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Laurie Guevara-Stone

Senior Writer/Editor

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Laurie is a Senior Writer/Editor for Rocky Mountain Institute.

Laurie has over 20 years of experience in renewable energy technologies. Prior to joining RMI, Laurie was the International Program Manager for Solar Energy International (SEI), where she organized renewable energy trainings around the world. She also wrote articles for environmental magazines and was green building editor for Home Power magazine.

Laurie has extensive experience working on and documenting rural electrification renewable energy projects throughout Latin America. She spent a year installing solar rural electrification systems in repatriated refugee communities in El Salvador with an organization she cofounded called Solar Community Projects, and spent a year working on solar water distillation at the Engineering University in Managua, Nicaragua. Laurie has also led renewable energy and energy efficiency tours of Cuba with Eco-Cuba Network since 1996. Laurie currently serves as an advisory board member to Remote Energy, a nonprofit organization serving as a technical/teaching arm for organizations that are working on international clean energy programs.

EDUCATION & AWARDS
  • M.Sc., Energy Engineering, University of Colorado Boulder
  • BA, Mathematics, Colorado College
  • Awards: Phi Beta Kappa, National Science Foundation Graduate Fellow
LOCATION

Basalt, CO

TWITTER HANDLE

@LaurieGStone

WHY I LOVE WORKING AT RMI

“The best thing about working at RMI is knowing that I am part of transforming the energy system and creating a better future for not only my son but all the children on the planet.”

Authored Blog Posts

Top Ten Clean Energy Developments of 2017

Sure 2017 had its mishaps (and we’re not just talking about the La La Land/Moonlight fiasco). But it also had some great moments. From the “We Are Still In” movement to record-low solar prices, 2017 was a great year for clean energy. Here we highlight our top ten…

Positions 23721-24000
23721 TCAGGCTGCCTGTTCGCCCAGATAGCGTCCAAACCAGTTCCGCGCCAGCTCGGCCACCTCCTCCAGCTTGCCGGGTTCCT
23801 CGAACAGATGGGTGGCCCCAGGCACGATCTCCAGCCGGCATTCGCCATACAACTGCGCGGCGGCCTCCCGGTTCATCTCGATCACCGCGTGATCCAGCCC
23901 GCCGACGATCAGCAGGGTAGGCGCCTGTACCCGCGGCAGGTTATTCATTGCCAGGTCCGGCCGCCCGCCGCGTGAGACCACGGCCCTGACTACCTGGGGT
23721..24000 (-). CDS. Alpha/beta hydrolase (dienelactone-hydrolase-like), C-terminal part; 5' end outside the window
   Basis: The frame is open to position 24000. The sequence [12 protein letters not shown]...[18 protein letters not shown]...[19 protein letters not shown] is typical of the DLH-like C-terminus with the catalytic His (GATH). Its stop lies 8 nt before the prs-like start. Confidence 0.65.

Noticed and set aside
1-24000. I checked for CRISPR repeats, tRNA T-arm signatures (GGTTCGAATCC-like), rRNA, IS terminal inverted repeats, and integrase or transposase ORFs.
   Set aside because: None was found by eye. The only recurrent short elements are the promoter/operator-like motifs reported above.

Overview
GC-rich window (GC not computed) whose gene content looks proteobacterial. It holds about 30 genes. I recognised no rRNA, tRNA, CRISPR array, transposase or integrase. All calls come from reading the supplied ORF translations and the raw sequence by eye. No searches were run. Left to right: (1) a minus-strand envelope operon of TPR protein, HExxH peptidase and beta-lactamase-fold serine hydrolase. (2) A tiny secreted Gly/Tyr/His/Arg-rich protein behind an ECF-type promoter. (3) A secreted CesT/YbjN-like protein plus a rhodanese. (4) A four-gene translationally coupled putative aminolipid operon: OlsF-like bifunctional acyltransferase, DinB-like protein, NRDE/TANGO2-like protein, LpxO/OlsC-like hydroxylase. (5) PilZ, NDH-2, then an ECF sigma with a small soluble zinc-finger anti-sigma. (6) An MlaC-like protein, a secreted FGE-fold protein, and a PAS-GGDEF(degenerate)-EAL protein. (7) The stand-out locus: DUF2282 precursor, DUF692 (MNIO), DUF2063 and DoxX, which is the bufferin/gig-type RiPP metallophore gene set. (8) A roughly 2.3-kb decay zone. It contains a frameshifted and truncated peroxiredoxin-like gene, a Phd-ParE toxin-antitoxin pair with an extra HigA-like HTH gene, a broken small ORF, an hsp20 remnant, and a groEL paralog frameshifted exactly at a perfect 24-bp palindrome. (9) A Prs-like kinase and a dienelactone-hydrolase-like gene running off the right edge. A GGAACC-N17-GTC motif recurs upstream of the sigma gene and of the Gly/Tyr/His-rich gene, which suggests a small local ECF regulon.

Organic Valley Goes 100% Renewable through Community Solar

Almost 30 years ago, seven organic farmers from the U.S. Midwest, unhappy with the state of American agriculture, decided to band together and form a cooperative to continue farming sustainably. Today, the Organic Valley agricultural cooperative, headquartered in La Farge, Wisconsin, is made up of over 2,000 farmers in…

Making Transit Apps Work for All

Planning your commute, deciding which bus to catch, and identifying which service is running late at night can all be done at the touch of a button in your favorite transit app. But there’s a lot of information and work that goes on behind that button. And the more coordinated…

An Award-Winning Efficiency Program in Fort Collins, Colorado

Like other forward-thinking cities, Fort Collins—a city of 167,500 located in northern Colorado—had a goal to cut greenhouse gas emissions 80 percent by 2050. However, following a Rocky Mountain Institute e–Lab design charrette, the city decided to see if it could push that goal up 20 years. RMI’s Stepping…

35 Years of Bold Steps in the Clean Energy Race: Part 3

As RMI celebrates our 35th anniversary as a nonprofit organization, we are in a very exciting, but also very critical, time in our race to a clean energy future. We recently held a web discussion, 35 Bold Ideas to Win the Clean Energy Race, with RMI CEO Jules Kortenhorst and…

35 Years of Bold Steps in the Clean Energy Race: Part 2

As RMI celebrates our 35th anniversary as a nonprofit organization, we are in a very exciting, but also very critical, time in our race to a clean energy future. We recently held a web discussion, 35 Bold Ideas to Win the Clean Energy Race, with RMI CEO Jules Kortenhorst and…

35 Years of Bold Steps in the Clean Energy Race: Part 1

As RMI celebrates our 35th anniversary as a nonprofit organization, we are in a very exciting, but also very critical, time in our race to a clean energy future. We recently held a web discussion, 35 Bold Ideas to Win the Clean Energy Race, with RMI CEO Jules Kortenhorst and Cofounder…

Top 13 Clean Energy Developments of 2016

While certain events in the past year may have had some people scratching their heads, we can look back on 2016 with a lot of gratitude. We’re not just talking that we got to run around with smartphones and catch Pokémons, or that we can now download Netflix movies. There…

A Rural Electric Cooperative Sets a 100% Renewables Target

Kit Carson Electric Cooperative (KCEC) has long been a proponent of supplying its 29,000 customers in northern New Mexico with renewable energy. The rural electric cooperative now says it wants to serve all its customers during the summer peak with 100 percent solar power by 2023. While this is in…

Changing Lives with Solar Microgrids

Haiti is the poorest the country in the western hemisphere. Only 25 percent of the 10.3 million people in the country have access to electricity. One nonprofit organization is testing a solution that could not only change the lives of the unelectrified in Haiti, but could be a model of…

Brexit and Climate Change: 4 Questions Answered